Wednesday, 16 November 2016

Dollhouse / miniatures - extra Japan post number four

I had done a little research online before we travelled but couldn't find much about the Japanese miniatures scene apart from a maker of food items in Tokyo and an annual Tokyo show (dates didn't coincide with our trip).

But I was on the lookout all the time in souvenir shops and craft shops for items that might work in my dollshouses. In particular, there is my Italian partwork to make a Japanese Ryokan inn that I bought on eBay last year, still waiting to be made.  It's in 1/16th scale but I was hopeful of finding some items that might fit into it. So I took lots of photos whenever we went into traditional buildings which I hope will help me in creating the interiors.

I was disappointed to find very little in the way of miniatures in the places we visited.  We went to a couple of toy departments but there was no dollshouse section or doll furniture. One toy shop in Kyoto did have an aisle of plastic mini items to furnish little vignettes, but the scale was all over the place. I did buy one card of kitchen appliances which I hope will fit my Ryokan scale.

Some of the doll shops or shops selling altars had no-scale simple furniture designed for use by the dolls/gods.  A couple of souvenir shops had crudely made wallhung room scenes in frames at astronomical prices.  Some of the souvenir shops had miniature sushi platters or food trays, as display items or fridge magnets, but again no particular scale and fairly crude.

We did see some superb scale models in various museums or at sightseeing sites.  In particular, the Edo-Tokyo museum in Tokyo is highly recommended, both for their interesting collections and recreated buildings, and for the extensive and detailed models of historical Japanese scenes and buildings. Here are a few shots of the Edo-Tokyo models.




DH found a sheet of stickers at Daiso (a 100-yen shop) of traditional Japanese woodblock prints which could be used at 1/12th or 1/16th. I also found a miniature rubber Buddha figurine at Tokyu Hands, a tiny ceramic Lucky Cat at a tea shop and a bigger Lucky Cat at a souvenir shop.

On one of our last days, DH spotted an adorable origami miniature doll display, like the dolls they display on Girls Day, which he bought for my birthday.




So I was quite astonished to spot a poster for a dollshouse museum when we were in Hakone-Machi, in the mountains.  The generic map made it seem like it was in the nearby resort of Moto-Hakone, but after conferring with the bus station information assistant (I took a picture of the poster and showed it to him on my camera), we were directed to take a bus up to a remote hamlet.  The museum was directly opposite the bus stop.  It's located in a strange set of linked greenhouses which I assume was formerly some kind of botanic garden. I couldn't help thinking that it is a most unsuitable environment for antique dollshouses due to all the light streaming in and probably a lack of temperature/humidity control.  Most of the labels are in Japanese but in English it explains that they bought several items from the Mott's Miniatures collection when it closed down and also from the sale of the Vivien Greene collection.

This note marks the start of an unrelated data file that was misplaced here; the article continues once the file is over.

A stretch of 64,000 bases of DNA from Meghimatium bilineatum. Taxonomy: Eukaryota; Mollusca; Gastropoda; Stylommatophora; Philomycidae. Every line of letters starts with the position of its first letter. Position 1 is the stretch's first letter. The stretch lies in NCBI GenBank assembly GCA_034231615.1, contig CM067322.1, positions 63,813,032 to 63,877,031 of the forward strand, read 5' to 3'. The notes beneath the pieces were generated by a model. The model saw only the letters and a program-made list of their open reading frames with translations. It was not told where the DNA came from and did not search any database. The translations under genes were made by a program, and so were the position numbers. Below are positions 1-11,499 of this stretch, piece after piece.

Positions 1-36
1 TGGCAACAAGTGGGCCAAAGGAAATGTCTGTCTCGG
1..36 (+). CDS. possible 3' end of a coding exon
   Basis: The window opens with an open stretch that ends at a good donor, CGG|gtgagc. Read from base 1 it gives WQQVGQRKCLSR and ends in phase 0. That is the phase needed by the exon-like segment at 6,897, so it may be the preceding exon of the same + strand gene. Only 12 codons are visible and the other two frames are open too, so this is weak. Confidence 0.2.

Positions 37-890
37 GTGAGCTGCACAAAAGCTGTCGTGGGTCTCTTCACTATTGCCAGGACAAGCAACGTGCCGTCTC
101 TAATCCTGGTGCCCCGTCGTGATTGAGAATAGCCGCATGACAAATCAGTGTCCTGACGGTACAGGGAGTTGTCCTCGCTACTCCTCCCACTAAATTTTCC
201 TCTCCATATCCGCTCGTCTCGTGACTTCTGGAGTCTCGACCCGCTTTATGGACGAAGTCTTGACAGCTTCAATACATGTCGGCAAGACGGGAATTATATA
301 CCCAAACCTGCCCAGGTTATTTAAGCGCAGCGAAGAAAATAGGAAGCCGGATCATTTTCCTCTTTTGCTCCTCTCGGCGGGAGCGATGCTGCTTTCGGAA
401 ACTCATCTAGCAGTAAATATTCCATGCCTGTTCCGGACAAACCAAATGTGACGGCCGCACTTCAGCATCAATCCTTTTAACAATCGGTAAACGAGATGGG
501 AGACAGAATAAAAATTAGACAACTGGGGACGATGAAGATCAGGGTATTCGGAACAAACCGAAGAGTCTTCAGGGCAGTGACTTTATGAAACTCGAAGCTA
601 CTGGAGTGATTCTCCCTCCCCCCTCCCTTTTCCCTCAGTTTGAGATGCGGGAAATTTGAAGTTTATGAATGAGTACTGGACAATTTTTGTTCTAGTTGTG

According to the poster, the museum opened in July 2015 but they seem to be still unpacking things. There was a large group of antique dollshouses in the last room which haven't been unpacked at all yet, huddled together with their contents in tupperwares.  I recognised items in display cabinets from English makers so I think someone may have made visits to the UK shows. And there around a half dozen thatched cottages from Little Homes of England, obviously someone's favourites.  The collection is a good size and it took us probably 45 minutes to go slowly around the linked greenhouses. There is a small shop area in the reception building with a few  hugely expensive imported minis (nothing Japanese), and a little cafe area.







This pond/water feature was randomly in one building, presumably left over from the days as a botanical garden centre.

 The houses still to be unpacked.

Although mainly of Western items, there were a few Japanese items. These
are some tiny 144th scale Japanese shops.

And this display below was by a Japanese maker, I liked
the unusual structure of the base.

This below is also by a Japanese maker, we weren't sure if it
is meant to be Shaker or if it is a Japanese carpentry shop (because
the worktable is so low). 


So if you visit the resort of Hakone and you are into minis, definitely make the effort to go see this museum. I don't think it would be worth a special trip from Tokyo, but it's relatively easy to get to by bus if you are in Hakone anyway doing the 'loop' around the area. The stop is on the way back to Hakone Yumoto (the main base for the area) from MotoHakone and I think there were at least two buses an hour.

I would really like to start building my Japanese Ryokan kit now, but I know I need to finish all my outstanding dollshouse projects before my club comes to visit in July which is my deadline. At least I have amassed a good photo reference library of interiors and interior items like kitchen items and baskets which I'm sure will be quite useful.

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